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Article

How to Split Gains and Losses? Experimental Evidence of Dictator and Ultimatum Games Thomas Neumann 1, Sabrina Kierspel 1,*, Ivo Windrich 2, Roger Berger 2 and Bodo Vogt 1 Chair in Empirical Economics, Otto-von-Guericke-University Magdeburg, Postbox 4120, 39016 Magdeburg, Germany; [email protected] (T.N.); [email protected] (B.V.) 2 Institute of Sociology, University of Leipzig, Beethovenstr. 15, 04107 Leipzig, Germany; [email protected] (I.W.); [email protected] (R.B.) * Correspondence: [email protected]; Tel.: +49-391-6758205 1

Received: 27 August 2018; Accepted: 3 October 2018; Published: 5 October 2018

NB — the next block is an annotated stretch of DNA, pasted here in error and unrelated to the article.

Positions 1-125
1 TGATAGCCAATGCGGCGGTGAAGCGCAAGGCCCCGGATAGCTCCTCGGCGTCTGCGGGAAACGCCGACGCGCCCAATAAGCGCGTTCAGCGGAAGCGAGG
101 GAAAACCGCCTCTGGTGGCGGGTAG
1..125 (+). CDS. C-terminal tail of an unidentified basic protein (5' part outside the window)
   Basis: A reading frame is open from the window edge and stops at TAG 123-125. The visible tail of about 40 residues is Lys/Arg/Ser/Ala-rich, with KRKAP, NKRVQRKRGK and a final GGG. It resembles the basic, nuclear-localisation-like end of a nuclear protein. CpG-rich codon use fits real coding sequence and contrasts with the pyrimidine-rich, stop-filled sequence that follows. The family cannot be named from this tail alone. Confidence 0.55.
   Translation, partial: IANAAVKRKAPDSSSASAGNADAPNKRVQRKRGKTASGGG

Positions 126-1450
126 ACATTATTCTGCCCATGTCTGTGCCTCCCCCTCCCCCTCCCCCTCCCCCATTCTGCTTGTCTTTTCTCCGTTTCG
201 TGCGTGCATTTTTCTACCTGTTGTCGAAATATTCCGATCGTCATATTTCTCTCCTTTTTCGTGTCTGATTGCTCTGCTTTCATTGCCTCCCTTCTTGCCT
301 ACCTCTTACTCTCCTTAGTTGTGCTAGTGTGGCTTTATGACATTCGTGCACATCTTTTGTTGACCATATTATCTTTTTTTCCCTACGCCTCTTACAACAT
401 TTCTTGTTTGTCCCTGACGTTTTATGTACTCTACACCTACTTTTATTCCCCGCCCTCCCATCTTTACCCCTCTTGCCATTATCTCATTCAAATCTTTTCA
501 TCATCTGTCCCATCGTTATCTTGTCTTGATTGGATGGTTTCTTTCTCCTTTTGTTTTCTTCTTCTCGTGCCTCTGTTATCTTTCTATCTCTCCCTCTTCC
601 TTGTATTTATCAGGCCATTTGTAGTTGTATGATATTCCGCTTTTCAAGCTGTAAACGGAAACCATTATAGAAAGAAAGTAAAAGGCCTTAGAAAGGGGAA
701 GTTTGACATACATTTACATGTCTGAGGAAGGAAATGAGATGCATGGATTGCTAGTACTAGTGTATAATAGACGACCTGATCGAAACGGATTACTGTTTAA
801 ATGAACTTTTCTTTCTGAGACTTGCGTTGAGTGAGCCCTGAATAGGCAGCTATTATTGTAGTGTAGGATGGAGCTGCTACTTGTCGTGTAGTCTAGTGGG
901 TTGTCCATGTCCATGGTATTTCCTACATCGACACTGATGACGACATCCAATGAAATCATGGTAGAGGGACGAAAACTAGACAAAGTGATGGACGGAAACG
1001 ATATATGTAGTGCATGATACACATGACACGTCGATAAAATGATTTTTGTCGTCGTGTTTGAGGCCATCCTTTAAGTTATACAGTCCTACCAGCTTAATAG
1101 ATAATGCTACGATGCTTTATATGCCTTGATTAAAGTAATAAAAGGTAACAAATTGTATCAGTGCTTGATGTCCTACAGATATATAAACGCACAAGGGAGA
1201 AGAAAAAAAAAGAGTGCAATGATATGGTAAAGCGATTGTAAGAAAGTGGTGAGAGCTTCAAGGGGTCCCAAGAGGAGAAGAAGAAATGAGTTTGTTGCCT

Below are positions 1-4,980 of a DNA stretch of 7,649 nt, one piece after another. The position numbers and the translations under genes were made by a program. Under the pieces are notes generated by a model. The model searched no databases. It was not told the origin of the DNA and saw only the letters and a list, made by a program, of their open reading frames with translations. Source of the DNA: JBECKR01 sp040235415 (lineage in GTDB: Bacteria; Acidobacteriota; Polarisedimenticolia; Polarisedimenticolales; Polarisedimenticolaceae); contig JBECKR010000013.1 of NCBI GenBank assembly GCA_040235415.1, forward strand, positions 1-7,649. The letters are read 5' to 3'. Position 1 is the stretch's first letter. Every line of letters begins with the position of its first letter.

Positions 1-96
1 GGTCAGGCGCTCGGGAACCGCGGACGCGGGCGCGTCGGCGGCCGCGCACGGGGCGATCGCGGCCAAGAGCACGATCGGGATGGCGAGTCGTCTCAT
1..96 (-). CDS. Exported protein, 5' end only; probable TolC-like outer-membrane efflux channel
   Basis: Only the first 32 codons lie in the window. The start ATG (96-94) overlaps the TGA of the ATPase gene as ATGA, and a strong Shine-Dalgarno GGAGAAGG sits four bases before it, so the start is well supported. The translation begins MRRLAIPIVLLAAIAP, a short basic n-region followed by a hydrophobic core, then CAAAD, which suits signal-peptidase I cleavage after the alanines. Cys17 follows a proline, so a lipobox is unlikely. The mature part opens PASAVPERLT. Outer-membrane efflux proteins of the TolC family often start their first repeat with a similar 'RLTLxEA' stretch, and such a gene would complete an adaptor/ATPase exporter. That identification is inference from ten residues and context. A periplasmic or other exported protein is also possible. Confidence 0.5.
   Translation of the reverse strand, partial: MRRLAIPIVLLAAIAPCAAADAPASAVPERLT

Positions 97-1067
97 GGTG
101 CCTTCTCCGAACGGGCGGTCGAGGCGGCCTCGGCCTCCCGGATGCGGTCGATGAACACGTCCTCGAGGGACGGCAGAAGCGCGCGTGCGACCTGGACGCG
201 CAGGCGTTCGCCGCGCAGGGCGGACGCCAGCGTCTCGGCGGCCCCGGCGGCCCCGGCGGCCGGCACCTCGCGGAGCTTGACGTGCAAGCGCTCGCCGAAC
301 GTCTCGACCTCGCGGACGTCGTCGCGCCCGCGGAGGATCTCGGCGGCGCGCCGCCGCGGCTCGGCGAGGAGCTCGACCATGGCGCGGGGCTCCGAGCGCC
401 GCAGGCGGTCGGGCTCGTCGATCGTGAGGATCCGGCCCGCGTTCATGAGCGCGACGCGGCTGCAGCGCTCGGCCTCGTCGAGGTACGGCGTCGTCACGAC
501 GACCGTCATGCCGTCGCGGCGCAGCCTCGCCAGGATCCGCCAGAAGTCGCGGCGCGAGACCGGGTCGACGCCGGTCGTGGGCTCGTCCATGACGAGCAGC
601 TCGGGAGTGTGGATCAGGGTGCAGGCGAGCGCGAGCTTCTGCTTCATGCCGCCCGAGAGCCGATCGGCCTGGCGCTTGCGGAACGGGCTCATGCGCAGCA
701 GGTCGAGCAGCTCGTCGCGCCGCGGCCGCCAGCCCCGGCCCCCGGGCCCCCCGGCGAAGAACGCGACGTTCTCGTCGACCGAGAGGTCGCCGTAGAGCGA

Abstract: Previous research has typically focused on distribution problems that emerge in the domain of gains. Only a few studies have distinguished between games played in the domain of gains from games in the domain of losses, even though, for example, prospect theory predicts differences between behavior in both domains. In this study, we experimentally analyze players’ behavior in dictator and ultimatum games when they need to divide a monetary loss and then compare this to behavior when players have to divide a monetary gain. We find that players treat gains and losses differently in that they are less generous in games over losses and react differently to prior experiences. Players in the dictator game become more selfish after they have had the experience of playing an ultimatum game first. Keywords: dictator game; ultimatum game; gains; losses; equal split; experimental economics